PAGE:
In the position, above, Harikrishna has just gone for the exchange of dark-squared bishops, with 25…Bxe1. And here, Wojtaszek is probably guilty of over-complicating unnecessarily. Instead of playing the straight forward and perfectly good 26.Rdxe1, he got a bit excited and went for 26.h6. This loses a tempo. Of course, the idea behind 26.h6 is sound in that White is threatening hxg7 and then Qh7, which in this case would be mate.

However, after Harikrishna’s 26…Rfc8, we see that after any 27.hxg7 Black has 27…Bh4, closing the h-file that White has taken the trouble to open. Then, if 28.g3 Qb6 White is in a lot of trouble on the Queenside and there is of course the immediate threat of a discovery by Black’s Nc6 to watch out for. This is really not good.

So, one must conclude that there is nothing better than 27.Rdxe1, here, and this is what Radoslaw played. But now, (due to having got …Rfc8 in), Harikrishna has the initiative on the Queenside, and this he demonstrated with 27…Nb4. Had Wojtaszek played 26.Rdxe1 and Black had played the logical 26…Rfc8 still, then White would have 27.Rc1 (with Bf3 looming next) to keep his edge.

As it was, after 27…Nb4, 28.Qxc7 was an acknowledgement that White had come undone a little. There followed: 28…Rxc7 29.hxg7 Nc2+ 30.Kxa2 Nxe1 31.Rh8+ Kxg7 32.Rxa8 Nxg2 33.Rxa6 Nxe3 and Black was better. 34.Ra3 Nf5 35.Rd3 Rd7 36.d5 Rxd5 37.Rxd5 exd5 saw further deterioration when it became clear that Black had White’s passed b-pawn under control the point (or points as it was in this case) for Harikrishna looked inevitable. And this it was, with Wojtaszek resigning on move 50, with his King and bishop facing the impossible task of defending against Harikrishna’s King, knight and 3 passed pawns.

This win took Harikrishna to within 3-points of Wojtaszek, who will no doubt have been kicking himself as a win, even a draw for that matter, would have really taken him close to sealing the tournament. Also keeping things spicey, was Vincent Keymer, who beat Noel Studer. Also frozen in place, was Michael Adams, who lost to David Anton Guijarro. This meant that only 4-points separated the leader from the 3 players chasing him – it was still very much game on.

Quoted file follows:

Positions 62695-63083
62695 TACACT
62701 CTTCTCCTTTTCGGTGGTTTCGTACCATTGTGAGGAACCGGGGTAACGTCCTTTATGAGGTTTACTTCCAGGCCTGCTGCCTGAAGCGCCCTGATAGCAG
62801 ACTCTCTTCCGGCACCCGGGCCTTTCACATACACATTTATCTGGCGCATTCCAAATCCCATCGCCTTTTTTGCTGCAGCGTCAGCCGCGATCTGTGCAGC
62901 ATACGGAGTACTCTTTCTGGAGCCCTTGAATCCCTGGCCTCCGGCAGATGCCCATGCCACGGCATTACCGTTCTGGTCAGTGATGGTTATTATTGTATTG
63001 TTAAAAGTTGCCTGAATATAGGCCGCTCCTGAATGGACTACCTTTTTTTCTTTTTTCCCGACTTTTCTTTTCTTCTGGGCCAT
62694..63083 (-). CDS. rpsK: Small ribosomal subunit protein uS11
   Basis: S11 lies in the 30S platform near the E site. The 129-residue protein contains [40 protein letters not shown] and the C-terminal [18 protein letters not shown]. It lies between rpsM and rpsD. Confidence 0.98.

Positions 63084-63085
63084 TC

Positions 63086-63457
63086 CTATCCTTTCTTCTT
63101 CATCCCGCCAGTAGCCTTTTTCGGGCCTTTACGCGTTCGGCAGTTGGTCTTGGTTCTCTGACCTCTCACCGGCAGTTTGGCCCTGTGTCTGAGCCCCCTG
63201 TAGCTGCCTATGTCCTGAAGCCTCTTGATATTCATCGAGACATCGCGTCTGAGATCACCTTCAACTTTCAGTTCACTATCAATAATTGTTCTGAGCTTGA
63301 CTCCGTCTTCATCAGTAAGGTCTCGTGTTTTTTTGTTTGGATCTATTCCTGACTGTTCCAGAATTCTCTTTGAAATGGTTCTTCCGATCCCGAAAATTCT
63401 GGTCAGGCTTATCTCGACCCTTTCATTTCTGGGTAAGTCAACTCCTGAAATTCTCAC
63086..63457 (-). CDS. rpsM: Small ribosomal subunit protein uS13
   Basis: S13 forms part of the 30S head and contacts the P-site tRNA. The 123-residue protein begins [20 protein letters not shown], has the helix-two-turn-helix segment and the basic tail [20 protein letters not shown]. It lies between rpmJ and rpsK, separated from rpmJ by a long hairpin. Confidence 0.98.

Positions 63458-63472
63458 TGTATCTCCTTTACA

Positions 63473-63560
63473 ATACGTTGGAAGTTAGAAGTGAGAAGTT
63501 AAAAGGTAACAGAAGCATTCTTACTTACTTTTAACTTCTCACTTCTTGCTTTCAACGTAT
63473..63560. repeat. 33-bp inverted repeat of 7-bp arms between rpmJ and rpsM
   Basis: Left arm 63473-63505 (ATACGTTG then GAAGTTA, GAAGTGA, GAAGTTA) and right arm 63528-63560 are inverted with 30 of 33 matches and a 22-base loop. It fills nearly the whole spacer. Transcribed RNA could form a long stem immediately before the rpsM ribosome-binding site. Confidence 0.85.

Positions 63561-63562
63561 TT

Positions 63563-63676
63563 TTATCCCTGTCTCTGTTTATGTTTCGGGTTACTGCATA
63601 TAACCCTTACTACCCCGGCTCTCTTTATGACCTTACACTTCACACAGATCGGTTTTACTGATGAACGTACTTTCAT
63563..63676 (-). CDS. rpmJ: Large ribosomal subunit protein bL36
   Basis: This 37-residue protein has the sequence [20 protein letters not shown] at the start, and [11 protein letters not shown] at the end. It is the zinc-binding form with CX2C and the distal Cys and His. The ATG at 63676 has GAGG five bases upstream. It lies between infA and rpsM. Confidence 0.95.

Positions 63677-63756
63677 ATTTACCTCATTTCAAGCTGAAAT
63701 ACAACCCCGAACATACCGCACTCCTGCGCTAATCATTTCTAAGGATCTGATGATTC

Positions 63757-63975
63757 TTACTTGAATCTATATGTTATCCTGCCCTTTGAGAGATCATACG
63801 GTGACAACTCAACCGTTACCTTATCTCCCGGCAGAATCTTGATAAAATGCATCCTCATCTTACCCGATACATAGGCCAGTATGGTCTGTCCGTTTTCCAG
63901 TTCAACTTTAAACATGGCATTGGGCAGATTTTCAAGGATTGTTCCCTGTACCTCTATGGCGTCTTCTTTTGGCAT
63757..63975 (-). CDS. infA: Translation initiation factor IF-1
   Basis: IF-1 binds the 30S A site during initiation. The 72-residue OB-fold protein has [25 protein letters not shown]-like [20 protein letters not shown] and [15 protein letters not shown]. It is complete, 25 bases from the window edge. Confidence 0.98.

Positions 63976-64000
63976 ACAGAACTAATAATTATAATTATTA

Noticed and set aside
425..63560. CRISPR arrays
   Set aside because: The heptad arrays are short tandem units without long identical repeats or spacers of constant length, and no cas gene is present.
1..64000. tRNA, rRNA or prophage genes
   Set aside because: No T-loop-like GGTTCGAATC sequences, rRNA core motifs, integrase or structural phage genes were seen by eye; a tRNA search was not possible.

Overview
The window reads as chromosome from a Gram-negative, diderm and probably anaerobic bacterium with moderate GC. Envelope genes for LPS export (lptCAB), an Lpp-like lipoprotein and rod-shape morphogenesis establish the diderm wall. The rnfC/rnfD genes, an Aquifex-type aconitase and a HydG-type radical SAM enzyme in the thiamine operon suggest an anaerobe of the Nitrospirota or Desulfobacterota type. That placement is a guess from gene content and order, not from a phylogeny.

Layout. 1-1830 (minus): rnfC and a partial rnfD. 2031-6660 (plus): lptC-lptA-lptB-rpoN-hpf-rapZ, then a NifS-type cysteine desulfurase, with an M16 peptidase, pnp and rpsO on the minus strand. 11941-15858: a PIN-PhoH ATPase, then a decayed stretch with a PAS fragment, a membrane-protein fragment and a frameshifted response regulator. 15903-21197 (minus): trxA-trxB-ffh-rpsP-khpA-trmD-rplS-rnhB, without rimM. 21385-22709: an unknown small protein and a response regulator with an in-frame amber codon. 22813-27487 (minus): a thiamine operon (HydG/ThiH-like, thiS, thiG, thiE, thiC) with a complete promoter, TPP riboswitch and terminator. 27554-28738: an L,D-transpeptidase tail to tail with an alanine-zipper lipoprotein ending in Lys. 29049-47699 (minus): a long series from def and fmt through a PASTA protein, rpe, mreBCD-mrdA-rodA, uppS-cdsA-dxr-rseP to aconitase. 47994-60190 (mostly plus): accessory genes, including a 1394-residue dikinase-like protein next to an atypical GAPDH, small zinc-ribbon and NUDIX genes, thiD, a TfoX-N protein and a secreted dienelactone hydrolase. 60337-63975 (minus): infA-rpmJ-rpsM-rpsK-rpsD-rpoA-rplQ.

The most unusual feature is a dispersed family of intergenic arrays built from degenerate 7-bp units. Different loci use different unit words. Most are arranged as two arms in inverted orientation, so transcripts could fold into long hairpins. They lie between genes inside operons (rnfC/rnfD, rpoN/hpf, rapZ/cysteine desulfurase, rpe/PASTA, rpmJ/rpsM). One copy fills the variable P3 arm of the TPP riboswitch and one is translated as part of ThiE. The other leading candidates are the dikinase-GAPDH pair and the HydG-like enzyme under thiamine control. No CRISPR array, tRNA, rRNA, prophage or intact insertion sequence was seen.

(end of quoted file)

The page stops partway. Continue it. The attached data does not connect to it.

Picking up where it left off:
Wojtaszek – 31.5
Harikrishna – 28.5
Adams – 27.5
Keymer – 26.5
Guijarro – 22
Naiditsch – 18.5
Studer – 15
Edouard – 13.5

And in the following round, which was the penultimate round 6, Harikrishna edged even closer to Wojtaszek by defeating Romain Edouard. Wojtaszek’s draw against Vincent Keymer, (who unfortunately needed to win to stay in contention), meant that his lead over Harikrishna would be just a half point going into the final round. Not only this, but if Radoslaw’s game against Noel Studer would go wrong, he could still be pipped by Michael Adams also. Adams himself won his 6th-round game against Studer and would have the white pieces against Arkadij Naiditsch in round 7.

Wojtaszek – 33
Harikrishna – 32.5
Adams – 31.5
Keymer – 28
Naiditsch – 22.5
Guijarro – 22
Studer – 15
Edouard – 13.5

The final round was extremely bloody and saw every game decided. It saw Pentala Harikrishna earn himself 4-points by beating David Anton Guijarro, which meant that Radoslaw Wojtaszek was being kept honest right up to the last. If the Pole wanted to take the title, he would have to win his game against Noel Studer. And this he did, to achieve a final score of 37-points, which was insurmountable.

Grandmaster Triathlon Final Standings:

Wojtaszek – 37
Harikrishna – 36.5
Adams – 35.5
Keymer – 28
Naiditsch – 22.5
Guijarro – 22
Edouard – 17.5
Studer — 15

The other wins of the round went to Michael Adams against Arkadij Naiditsch. The clear veteran of this tournament, Adams showed in the clearest manner possible, that he is as sharp as ever at the grand old age of 48. Romain Edouard also got some consolation points, winning with white against Vincent Keymer. The young German still finished in 4th place, however, and should be very proud of his performance.

Congratulations once again to Radoslaw Wojtaszek for his victory, then, and to all competitors and organisers for pulling off a nice tournament under the most trying of circumstances. I should also mention, that as far as I know there have been no COVID-19 troubles connected with the tournament, which is the best news of all!

About John Lee Shaw 291 Articles
Total chess nut! I enjoy following the chess world and giving my two-penneth. I don't pretend to be an expert, I'm more a knowledgeable enthusiast. My chess writing can also be seen at www.chessimprover.com.